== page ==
ganda, declared one of the ofcials. Where is your approval?
A discussion ensued. Weinstein turned on his charm. Maybe
a little bit of money changed hands. “It’s the cost of doing
business,” Weinstein says. “I’m OK with it.”
And the Witzco delegation was in. W HEN PRESIDENT OBAMA few to Havana last March, it marked the frst visit o Cuba by a sitting American presi- dent since Calvin Coolidge in 1928. His posse numbered more than 1,000. Among them: Brian Chesky, founder of Airbnb, Dan Schulman,
CEO of PayPal, and Fubu founder and Shark Tank judge
Daymond John. The president drove straight to the Meliá
Habana Hotel, where he addressed the staf of what used to
be the United States Interests Section of the Embassy of
Switzerland in Havana (it’s a long story) but is now a full-fedged U.S. embassy. There he spoke of his desire to “forge
new agreements and commercial deals” with Cuba, in line
with the main thrust of U.S. policy as of December 2014,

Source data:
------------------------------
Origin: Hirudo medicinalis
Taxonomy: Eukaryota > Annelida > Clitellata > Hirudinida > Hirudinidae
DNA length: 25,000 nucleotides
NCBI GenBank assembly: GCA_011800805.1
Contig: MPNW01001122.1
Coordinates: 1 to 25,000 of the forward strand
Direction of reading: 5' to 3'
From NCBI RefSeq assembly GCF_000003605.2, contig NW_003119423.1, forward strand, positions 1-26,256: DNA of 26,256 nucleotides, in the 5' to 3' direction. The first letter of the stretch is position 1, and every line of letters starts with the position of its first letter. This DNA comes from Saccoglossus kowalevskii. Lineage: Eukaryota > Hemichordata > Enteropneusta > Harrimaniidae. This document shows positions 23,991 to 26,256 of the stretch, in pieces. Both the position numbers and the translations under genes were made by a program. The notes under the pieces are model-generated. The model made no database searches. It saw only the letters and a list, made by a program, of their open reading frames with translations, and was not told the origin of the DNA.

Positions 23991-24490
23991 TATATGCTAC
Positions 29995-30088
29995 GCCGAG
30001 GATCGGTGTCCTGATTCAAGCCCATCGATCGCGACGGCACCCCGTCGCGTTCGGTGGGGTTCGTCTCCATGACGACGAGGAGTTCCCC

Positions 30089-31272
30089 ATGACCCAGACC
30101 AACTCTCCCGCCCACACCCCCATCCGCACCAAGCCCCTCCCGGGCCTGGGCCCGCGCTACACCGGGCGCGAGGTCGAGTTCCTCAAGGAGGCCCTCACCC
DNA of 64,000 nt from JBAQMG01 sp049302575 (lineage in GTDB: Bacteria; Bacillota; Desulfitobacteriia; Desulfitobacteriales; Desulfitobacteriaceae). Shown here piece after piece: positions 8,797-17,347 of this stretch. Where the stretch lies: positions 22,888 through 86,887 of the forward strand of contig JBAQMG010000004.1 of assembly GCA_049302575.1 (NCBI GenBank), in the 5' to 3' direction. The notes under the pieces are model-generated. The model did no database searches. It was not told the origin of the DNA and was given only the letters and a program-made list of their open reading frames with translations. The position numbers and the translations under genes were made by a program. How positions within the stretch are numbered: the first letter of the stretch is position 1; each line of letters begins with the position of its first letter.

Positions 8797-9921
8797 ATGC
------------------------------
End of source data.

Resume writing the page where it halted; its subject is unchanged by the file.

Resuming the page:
when the current wave of reforms began.
A lot’s happened since then, including the death of Fidel
Castro; the removal of Cuba from the U.S. list of state spon-
sors of terrorism; the restoration of full diplomatic relations;
the resumption of regularly scheduled fights by U.S. airlines,
including American, Delta, United, and JetBlue; authoriza-
tion for U.S. hoteliers Marriott and Starwood to pursue Cuba
deals; service agreements involving U.S. cell-phone providers;
and glory, hallelujah, the granting of permission for American
visitors to bring home Cuban rum and cigars.
But that doesn’t mean Cuba is open for business. There’s
still the nettlesome matter of the embargo—a dense web of
constraints, restrictions, and outright prohibitions, some in
place since 1960, that, despite the recent thaw, prevents anything approaching normal business relations. Most commerce
between the United States and Cuba is banned outright.
Everything else is a hassle. For instance, while U.S. companies
have been permitted to sell food and medicine to Cuba since
the Clinton administration, the U.S. government often
requires Cuban customers to pay the full amount up front.
(That, in a nutshell, is why Cuba buys nearly all its rice from
Vietnam, rather than from nearby U.S. growers.) And if you’re
an American trying to do anything in Cuba, you had better
bring plenty of cash, which is all anyone accepts. Unless you
BET TING AGAINST THE EMBARGO
Josh Weinstein, the third-generation president of Witzco Challenger, a Sarasota, Florida–based company hit
by the Great Recession, is hoping to rebound by riding the anticipated tourism boom in Cuba.